College Reviews

How to pick the best college for you

College Reviews

Assessing College Reviews

It’s that time of year: time to get serious about the college application process. And, as you’ll soon find out, picking colleges can be as complex and daunting as taking standardized tests and writing application essays. How do you know which schools are good? How do you know where you’ll fit in? What should matter? How do you pick the best college — for you?

The selection process can be complicated, but we’re here to shed some light on it. Here are the categories you need to consider as you figure out where you should apply.

Rankings
A ranking is a list of colleges, typically in numerical order, that tells you which schools are considered the best and which don’t quite measure up. Once you start the college selection process, you’ll likely become very familiar with different ranking lists. Rankings are a great starting point because they will give you an idea of public opinion surrounding a school. That is, which schools are considered great and which are not. However, only use them as a starting point. Figure out where you’d like your school to fall within the rankings and then move on to more personalized, important characteristics.

Location
How well do you deal with sweltering summers? How about freezing winters with literally tons of snow? Do you want to be in a big city? Do you need to be near your parents? All of these are very important considerations to keep in mind as you decide where to go. A school’s location has a pretty big impact on how happy you will be during school — and your happiness will have a pretty big impact on how well you perform academically. Choose wisely.

Available concentrations and departments
Start thinking about the general direction in which you want your academic career to go, and then check out each school you’re thinking about. Make sure they’ve got the departments and, if a department is not available, the concentrations in your fields of interest. The last thing you want is to get to your dream school only to find out you have to change your whole academic plan!

Your potential major
If you already know exactly what you want to major in, then double-check each institution you’re interested in to ensure they’ve got what you need. Better still, check out rankings and college guides for your specific major — you can often find lists of which colleges have which majors, and who has the best programs. Use these lists to eliminate the schools that don’t have what you’re looking for.

Costs and financial aid
With the hefty price tag on college, costs and financial requirements should be high on your list of considerations. State and public schools are often much more inexpensive than private schools, while many private institutions have “need-blind” policies (which means that they’ll accept you regardless of your ability to pay and will then put together a comprehensive financial aid package to help you meet the cost). Other schools may not have the lower costs of a public university, or the ability to help you with considerable financial aid. Determine where you feel comfortable in terms of college cost and then make sure your potential colleges fit into your comfort zone.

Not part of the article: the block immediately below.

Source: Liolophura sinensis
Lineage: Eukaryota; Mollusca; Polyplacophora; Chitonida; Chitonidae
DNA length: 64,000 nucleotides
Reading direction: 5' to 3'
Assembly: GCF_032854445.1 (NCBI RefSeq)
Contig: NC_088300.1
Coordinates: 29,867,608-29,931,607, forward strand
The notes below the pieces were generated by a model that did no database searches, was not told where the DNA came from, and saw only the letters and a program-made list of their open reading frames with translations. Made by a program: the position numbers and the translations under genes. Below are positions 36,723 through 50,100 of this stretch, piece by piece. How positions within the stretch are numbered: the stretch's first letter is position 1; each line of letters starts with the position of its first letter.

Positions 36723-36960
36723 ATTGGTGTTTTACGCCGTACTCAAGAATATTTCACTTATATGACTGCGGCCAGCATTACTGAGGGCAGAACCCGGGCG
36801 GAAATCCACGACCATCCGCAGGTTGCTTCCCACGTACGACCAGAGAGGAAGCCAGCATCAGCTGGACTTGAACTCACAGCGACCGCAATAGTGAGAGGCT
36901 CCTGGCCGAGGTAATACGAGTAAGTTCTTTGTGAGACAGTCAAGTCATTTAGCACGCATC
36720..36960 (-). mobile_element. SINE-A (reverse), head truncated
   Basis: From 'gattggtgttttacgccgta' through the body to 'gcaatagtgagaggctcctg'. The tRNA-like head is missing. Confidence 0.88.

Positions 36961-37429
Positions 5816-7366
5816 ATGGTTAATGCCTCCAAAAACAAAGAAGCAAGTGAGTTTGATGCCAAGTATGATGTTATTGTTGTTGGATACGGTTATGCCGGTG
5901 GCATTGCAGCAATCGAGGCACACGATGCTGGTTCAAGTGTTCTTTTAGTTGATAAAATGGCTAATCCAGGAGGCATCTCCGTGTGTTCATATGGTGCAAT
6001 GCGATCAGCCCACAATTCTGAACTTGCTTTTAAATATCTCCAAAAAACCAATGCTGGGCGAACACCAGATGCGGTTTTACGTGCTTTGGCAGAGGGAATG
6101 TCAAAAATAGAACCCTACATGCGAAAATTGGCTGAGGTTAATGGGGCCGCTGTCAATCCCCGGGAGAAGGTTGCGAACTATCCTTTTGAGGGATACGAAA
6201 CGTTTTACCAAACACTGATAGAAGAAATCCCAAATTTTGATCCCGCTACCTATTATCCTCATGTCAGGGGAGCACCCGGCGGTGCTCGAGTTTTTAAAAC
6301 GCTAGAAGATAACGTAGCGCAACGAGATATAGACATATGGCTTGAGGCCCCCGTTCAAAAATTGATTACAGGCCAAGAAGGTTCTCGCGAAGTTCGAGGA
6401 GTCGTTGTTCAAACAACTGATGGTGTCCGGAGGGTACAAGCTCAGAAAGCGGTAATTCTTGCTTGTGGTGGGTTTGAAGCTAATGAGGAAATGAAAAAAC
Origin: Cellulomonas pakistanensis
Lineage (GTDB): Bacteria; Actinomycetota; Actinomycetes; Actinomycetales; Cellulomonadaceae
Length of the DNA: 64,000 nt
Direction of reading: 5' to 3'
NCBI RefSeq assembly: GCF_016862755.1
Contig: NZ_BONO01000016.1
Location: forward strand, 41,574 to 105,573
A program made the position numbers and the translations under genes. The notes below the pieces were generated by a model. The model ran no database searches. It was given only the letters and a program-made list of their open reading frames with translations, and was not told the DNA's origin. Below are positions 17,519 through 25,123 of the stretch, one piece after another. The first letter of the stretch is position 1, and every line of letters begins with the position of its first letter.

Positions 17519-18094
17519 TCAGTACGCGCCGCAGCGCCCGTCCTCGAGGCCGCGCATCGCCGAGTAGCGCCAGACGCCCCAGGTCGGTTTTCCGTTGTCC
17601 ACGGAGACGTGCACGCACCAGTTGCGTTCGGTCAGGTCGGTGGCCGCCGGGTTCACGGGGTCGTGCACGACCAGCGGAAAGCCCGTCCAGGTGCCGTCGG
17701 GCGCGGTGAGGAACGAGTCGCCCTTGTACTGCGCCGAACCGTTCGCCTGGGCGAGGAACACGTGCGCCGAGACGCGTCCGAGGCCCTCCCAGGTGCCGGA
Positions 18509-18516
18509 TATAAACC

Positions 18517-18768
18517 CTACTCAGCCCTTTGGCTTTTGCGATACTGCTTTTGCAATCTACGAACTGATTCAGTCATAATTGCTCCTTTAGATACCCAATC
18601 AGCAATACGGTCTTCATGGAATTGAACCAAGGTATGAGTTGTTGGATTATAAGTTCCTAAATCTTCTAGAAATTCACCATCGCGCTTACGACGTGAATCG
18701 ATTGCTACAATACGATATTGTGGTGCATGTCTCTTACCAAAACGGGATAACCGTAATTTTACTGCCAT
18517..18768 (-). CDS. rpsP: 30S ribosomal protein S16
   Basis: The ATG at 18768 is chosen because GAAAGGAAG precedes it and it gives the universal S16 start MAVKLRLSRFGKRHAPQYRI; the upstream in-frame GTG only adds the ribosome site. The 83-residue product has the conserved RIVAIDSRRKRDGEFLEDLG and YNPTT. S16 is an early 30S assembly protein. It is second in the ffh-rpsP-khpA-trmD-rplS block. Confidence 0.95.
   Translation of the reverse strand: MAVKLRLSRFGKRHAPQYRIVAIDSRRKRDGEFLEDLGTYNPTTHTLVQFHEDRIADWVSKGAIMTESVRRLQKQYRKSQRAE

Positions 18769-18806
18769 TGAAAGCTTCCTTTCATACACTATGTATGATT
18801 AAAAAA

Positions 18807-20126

Faculty
The quality of the instruction at a college is just as important to your academic performance as the availability of majors or the school’s location. The better the professor, the better you will understand the material. Do some research on sites like www.ratemyprofessor.com to find out which profs rock and which bottom out. Also, take a look at how many members of the faculty are actual professors and which ones are graduate students. If graduate students are doing most of the teaching, that’s a big red flag.

Your overall prospects after college
Sure, going to college is great, but getting a job after you graduate is even better. Think about where you’d like to work and what you’d like to do, and make sure that the schools you’re considering can help you in that path. If you’re visiting the schools, take some time to stop by the career services offices and ask what kinds of resources they have. A school that can’t help its graduates get good jobs is a school you should cross off your list.

Remember, it’s not just about a pretty campus, or about where your parents would like you to go (although both of those are still important considerations). It’s also important to think comprehensively about the school, its offerings, its location and how well it complements what you’re trying to achieve academically and professionally. Keep the points above in mind, and you’ll be sure to fill your list with schools that fit like a glove!



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